In French racler it means scraping and we can hardly imagine the scene, with the mountaineer intent on patiently cutting the softened cheese directly by the fire, letting it fall on the hot potatoes on the plate: a small convivial ceremony that warms the heart before the stomach and brings back to mind live paintings of a peasant civilization that is one with its mountain. The rule that applies everywhere is not to drink water with raclette, but wine or, better, a hot infusion.
The raclette of the Riondet is the trendy Savoyard style, where the potatoes are served "dressed" en robe de champ, that is, with the peel, and the dish is enriched with compotes from the vegetable garden in oil and in vinegar, packaged according to ancient recipes and special sliced cold cuts, famous since the Middle Ages, such as the special Saint Marcel ham and the mocette .
Among the mocette, cured meats whose origin dates back to the mists of time, made with lean meat, muscle or thigh cuts flavored with mountain herbs and salt and left to age in particular microclimates, that of chamois stands out, because another characteristic of gastronomy montana is the presence of game. In the Riondet menu, chamois is also cooked in civet, that is stewed with onions, vegetables and red wine. Do not miss the gibier tapelun, the game tapulone, a sort of finely chopped stew flavored with herbs and cooked wine until it becomes a sort of delicious ragout.
This is a land where selection hunting is practiced, explains Ivano. This means that hunters, who must pass a very severe exam (after a course of months during which they study subjects such as Fauna and Flora, Veterinary, Legislation, Use of Arms and First Aid), are allowed to shoot down a very limited number of clothes of a certain age and in certain periods. These are precisely wild boars, deer, roe deer and chamois, the same ones that we find in the menu of the Riondet. Hunting is considered indispensable by the residents to preserve the balance of the territory, where in the absence of control not only the very prolific wild boars would cause serious damage to crops, but also the voracious deer, greedy of fir and larch flower heads, up to being able to consume a thousand in a day that will end up in his belly and will not populate the forests, and roe deer that apparently have a soft spot for the tender shoots of the vines.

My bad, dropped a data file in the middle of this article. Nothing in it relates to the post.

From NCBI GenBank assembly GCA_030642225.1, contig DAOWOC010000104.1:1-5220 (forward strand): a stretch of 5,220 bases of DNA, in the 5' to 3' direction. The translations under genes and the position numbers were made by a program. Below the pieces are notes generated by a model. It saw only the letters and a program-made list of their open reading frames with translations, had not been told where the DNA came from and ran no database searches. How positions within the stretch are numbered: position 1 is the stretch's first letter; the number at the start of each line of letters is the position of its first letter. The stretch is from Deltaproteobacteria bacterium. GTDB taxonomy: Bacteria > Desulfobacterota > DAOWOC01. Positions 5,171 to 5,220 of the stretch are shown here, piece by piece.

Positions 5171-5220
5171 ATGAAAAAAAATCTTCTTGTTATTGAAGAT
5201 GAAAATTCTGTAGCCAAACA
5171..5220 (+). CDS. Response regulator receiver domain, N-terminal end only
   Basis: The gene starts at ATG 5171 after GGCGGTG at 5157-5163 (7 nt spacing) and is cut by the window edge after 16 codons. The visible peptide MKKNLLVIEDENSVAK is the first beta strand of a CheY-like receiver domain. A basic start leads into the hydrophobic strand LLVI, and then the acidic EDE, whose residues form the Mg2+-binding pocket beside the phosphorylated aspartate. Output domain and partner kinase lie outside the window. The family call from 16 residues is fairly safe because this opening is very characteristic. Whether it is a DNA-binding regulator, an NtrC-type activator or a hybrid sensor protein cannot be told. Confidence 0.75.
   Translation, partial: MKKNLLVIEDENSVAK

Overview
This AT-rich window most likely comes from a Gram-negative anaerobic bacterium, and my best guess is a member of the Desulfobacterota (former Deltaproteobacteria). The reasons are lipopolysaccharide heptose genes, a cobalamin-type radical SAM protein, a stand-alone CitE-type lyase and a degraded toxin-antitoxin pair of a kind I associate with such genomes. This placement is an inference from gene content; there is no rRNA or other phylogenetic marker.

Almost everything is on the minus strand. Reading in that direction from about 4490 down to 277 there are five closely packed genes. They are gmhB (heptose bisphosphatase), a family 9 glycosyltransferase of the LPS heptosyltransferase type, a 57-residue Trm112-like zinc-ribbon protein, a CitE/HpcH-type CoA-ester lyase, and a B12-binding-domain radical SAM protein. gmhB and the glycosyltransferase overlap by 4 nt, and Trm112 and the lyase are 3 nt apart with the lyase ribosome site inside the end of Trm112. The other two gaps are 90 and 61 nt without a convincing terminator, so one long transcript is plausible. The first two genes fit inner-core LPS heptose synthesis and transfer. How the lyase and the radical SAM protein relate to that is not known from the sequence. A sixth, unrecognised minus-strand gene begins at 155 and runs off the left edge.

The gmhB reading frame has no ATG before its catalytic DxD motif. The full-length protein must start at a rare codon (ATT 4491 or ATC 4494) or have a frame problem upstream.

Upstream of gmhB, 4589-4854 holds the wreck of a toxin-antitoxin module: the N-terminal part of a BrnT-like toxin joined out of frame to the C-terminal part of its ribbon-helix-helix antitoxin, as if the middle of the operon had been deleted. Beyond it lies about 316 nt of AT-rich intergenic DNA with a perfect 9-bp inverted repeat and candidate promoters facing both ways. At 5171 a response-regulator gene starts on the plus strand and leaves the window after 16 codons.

The path of centuries
Along the watershed between the streams of the lanches Savoyard and the Dora di Verney, the Colle del Piccolo San Bernardo has always marked the natural border between Savoy and the Aosta Valley. It is the lowest pass in the north-western Alps and has therefore remained the most easily passable "passage" for centuries.
Today's wayfarers are not the same as in the early days Maronniers, the ancestors of the alpine guides who stopped with their customers for refreshment on the Colle road making a final stop before tackling the climb to the pass: there are no longer the brigands or devils that worried San Bernardo di Aosta, founder of the first local hospice to shelter pilgrims, soldiers, merchants and also protect them against the climatic oddities of the Piccolo «San Bastardo, as the pass would have been renamed for its meteorological intemperances by such a pastor Cesar, forced to spend the summer in the pasture with its flocks.
"Up there in the Alps there is a place where, driven by the power of Graio, the rocks lower and give way to those who climb; there is a place sacred to Hercules. In winter a great snow covers it and raises its white peak to the sky ", writes Petronius in Satyricon, describing the pass as a titanic work by that Hercules Graio, that is, Greek, who is a hero so legendary as to be able to level mountains.
But if today's customers have changed, they come from distant countries, they are sportsmen who run to some gatherings, they are fans who follow the Giro d'Italia, they are passionate about trekking or nature or simply families eager to relax, hospitality is always the same: at Riondet they want to let us know that we are all welcome with them, for a snack with a rustic tart, for a frugal lunch with a plate of polenta, for a refined and romantic champagne dinner, while outside windows of the chalet the sun goes down on the profile of the mountains just where a god wanted to give way to men.
Spring herb soup: the recipe
This is the recipe that Lo Riondet gives to readers of "La Cucina Italiana", while waiting to welcome them in person on its splendid mountain.
At high altitude there are nettles, plantain, borage, wild spinach, mallow and field asparagus, but many of the ingredients are replaceable with less rare herbs, such as chicory, cultivated spinach, herbs (beets) and asparagus or asparagine. Even walnut oil is replaceable with good extra virgin olive oil: excellent for purifying!
Cold, 1/2 white onion and 1 small leek. Bring to a boil for 10 minutes. Season with natural nut. Add, chopped, 2 handfuls of wild spinach, 4 chicory, 1 bunch of fresh nettles, 1 handful of chard, 1 handful of plantain leaves, 4 borage leaves, 1 handful of mallow, 1 handful of field asparagus, 4 potatoes to small pieces, plus 2 whole potatoes. If you like, a freeze-dried garlic scent is excellent. Cook for 30 minutes. Salt to taste. Add a handful of rice and, in the meantime, mash the whole potatoes to thicken and add them when the rice is cooked. Serve with raw walnut oil, a grated pepper, and cheese.
National road 26 of the Piccolo San Bernardo, n. 4, 11016, La Thuile (Ao)
Tel: +39 0165 884006